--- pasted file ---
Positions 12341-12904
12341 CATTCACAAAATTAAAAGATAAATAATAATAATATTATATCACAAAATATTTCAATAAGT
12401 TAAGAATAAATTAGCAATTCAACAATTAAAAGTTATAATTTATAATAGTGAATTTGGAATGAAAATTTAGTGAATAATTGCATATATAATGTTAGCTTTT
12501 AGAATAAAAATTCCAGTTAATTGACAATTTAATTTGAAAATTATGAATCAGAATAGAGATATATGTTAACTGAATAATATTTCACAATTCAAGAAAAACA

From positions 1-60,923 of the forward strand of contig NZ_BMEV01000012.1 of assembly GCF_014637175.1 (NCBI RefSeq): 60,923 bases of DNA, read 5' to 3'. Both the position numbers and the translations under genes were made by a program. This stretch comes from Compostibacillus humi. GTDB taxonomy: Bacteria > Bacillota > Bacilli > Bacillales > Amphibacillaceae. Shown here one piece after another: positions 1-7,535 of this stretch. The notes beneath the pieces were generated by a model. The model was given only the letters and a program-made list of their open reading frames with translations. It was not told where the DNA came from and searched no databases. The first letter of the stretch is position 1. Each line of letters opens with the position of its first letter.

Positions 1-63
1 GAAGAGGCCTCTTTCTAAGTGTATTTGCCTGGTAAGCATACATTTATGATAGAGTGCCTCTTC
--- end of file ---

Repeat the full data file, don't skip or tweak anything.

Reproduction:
Positions 12341-12904
12341 CATTCACAAAATTAAAAGATAAATAATAATAATATTATATCACAAAATATTTCAATAAGT
12401 TAAGAATAAATTAGCAATTCAACAATTAAAAGTTATAATTTATAATAGTGAATTTGGAATGAAAATTTAGTGAATAATTGCATATATAATGTTAGCTTTT
12501 AGAATAAAAATTCCAGTTAATTGACAATTTAATTTGAAAATTATGAATCAGAATAGAGATATATGTTAACTGAATAATATTTCACAATTCAAGAAAAACA

From positions 1-60,923 of the forward strand of contig NZ_BMEV01000012.1 of assembly GCF_014637175.1 (NCBI RefSeq): 60,923 bases of DNA, read 5' to 3'. Both the position numbers and the translations under genes were made by a program. This stretch comes from Compostibacillus humi. GTDB taxonomy: Bacteria > Bacillota > Bacilli > Bacillales > Amphibacillaceae. Shown here one piece after another: positions 1-7,535 of this stretch. The notes beneath the pieces were generated by a model. The model was given only the letters and a program-made list of their open reading frames with translations. It was not told where the DNA came from and searched no databases. The first letter of the stretch is position 1. Each line of letters opens with the position of its first letter.

Positions 1-63
1 GAAGAGGCCTCTTTCTAAGTGTATTTGCCTGGTAAGCATACATTTATGATAGAGTGCCTCTTC